“The most beautiful book you'll read this year. A spectacular achievement, this glittering glass bauble of brilliance, the story of Thea, will break your heart and put it back together again. Capturing how it was to be eighteen with such acuity and grace, I believed I was there again. Thought The Miniaturist was the end of the story? Think again. Shining, sinuous, truly a marvel.” —Kate Williams, New York Times bestselling author of BECOMING QUEEN VICTORIA
“Captivating . . . the vibrant period detail, the characters' vibrant inner lives, and Thea's fulfilling journey to maturity make for a winning combination. Readers will relish the return of Nella and her world.” —Publishers Weekly
“The captivating coming-of-age drama of Thea Brandt, a spirited Dutch-African girl longing for romance and impatient to launch her adult life while remaining shackled to her family's scandalous past. Burton's dark and opulent third novel explores the conflicting loyalties that influence Thea and threaten to undermine her ravenous desire for independence . . . Burton's narrative talents shine at full brilliance in The House of Fortune, offering a heady, hypnotic immersion into Thea's world that readers will be reluctant to leave.” —Shelf Awareness
“The House of Fortune is a book of beauty and insight: Burton's ability to meld a deep understanding of human nature with pitch-perfect historical detail is awe-inspiring. I turned the final page feeling moved, satisfied and sad to leave the characters (and Lucas the cat) behind. Burton is a master storyteller, with an uncanny knack for scene-setting and atmosphere. I felt I could see, smell, live and breathe every page. The House of Fortune is a delight for anyone who is about to read it.” —Elizabeth Day, author of HOW TO FAIL and THE PARTY
“I was absolutely swept away by this exquisite and propulsive novel. I found the world so meticulously crafted and the vibrant cast of characters so alluring that I entered a divine fictional dream, bewitched by Burton's deft narrative hand. A thrilling book of depth that examines the weight of family secrets and what it means to break free of the past and step into one's light. Magical and suspenseful, this epic tale felt written in the stars long ago. The kind of book that makes you feel lucky to hold it in your hands.” —Chelsea Bieker, author of GODSHOT and HEARTBROKE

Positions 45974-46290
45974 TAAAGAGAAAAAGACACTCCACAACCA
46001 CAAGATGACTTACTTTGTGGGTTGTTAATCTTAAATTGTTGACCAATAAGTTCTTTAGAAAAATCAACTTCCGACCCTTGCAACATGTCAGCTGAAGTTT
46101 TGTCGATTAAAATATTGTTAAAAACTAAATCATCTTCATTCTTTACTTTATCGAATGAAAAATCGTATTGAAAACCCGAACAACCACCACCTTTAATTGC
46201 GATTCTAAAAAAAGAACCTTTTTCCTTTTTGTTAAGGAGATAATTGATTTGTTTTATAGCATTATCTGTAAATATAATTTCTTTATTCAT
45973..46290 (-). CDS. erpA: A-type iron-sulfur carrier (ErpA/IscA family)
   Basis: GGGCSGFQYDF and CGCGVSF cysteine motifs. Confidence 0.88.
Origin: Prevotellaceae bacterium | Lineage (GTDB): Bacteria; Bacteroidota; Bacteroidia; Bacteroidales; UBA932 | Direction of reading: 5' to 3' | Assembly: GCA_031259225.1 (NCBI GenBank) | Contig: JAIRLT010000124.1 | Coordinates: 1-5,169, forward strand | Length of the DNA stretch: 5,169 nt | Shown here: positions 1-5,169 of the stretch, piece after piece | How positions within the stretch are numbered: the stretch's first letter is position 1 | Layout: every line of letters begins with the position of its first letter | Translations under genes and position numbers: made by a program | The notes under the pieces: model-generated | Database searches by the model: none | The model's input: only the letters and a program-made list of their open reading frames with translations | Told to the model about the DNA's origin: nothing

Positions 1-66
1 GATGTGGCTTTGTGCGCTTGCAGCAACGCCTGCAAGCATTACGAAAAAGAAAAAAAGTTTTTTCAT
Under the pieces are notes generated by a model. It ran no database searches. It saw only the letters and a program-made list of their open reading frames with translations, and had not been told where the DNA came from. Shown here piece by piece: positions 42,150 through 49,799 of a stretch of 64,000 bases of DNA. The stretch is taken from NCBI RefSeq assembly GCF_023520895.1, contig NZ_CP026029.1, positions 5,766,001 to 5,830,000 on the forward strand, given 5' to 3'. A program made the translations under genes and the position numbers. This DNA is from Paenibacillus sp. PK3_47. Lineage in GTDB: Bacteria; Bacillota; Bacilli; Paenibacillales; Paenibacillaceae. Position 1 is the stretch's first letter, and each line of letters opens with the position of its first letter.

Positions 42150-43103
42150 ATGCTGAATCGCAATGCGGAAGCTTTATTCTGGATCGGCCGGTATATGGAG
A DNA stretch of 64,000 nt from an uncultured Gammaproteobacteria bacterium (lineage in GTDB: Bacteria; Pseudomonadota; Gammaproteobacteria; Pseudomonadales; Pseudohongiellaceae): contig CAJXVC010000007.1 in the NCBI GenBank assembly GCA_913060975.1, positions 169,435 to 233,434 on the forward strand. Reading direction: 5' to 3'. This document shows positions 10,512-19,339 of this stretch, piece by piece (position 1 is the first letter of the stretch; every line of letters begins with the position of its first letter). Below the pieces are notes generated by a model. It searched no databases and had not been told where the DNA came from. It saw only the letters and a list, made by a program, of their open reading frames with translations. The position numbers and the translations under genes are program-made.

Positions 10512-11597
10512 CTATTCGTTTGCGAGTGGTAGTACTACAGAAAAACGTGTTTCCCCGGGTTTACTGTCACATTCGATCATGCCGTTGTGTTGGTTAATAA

“One of the year's most hyped novels, and it's easy to see why. Burton conjures every scent and crackle of Nella's world.” —Entertainment Weekly on THE MINIATURIST
“A seductive meditation on greed, power and the tortuous journey even the well-heeled must endure for self-possession.” —The New York Times Book Review on THE MINIATURIST
“The pleasure lies in giving in to well-wrought illusions, and the result is a beach read with meat on its bones - perfect for the Labor Day transition from play to work.” —Vulture on THE MINIATURIST
“Burton gives her narrative the propulsive drive of a thriller, but her distinctive prose conveys deeper, harder answers than a whodunit. This fine historical novel mirrors the fullness of life, in which growth and sorrow inevitably are mingled.” —Washington Post on THE MINIATURIST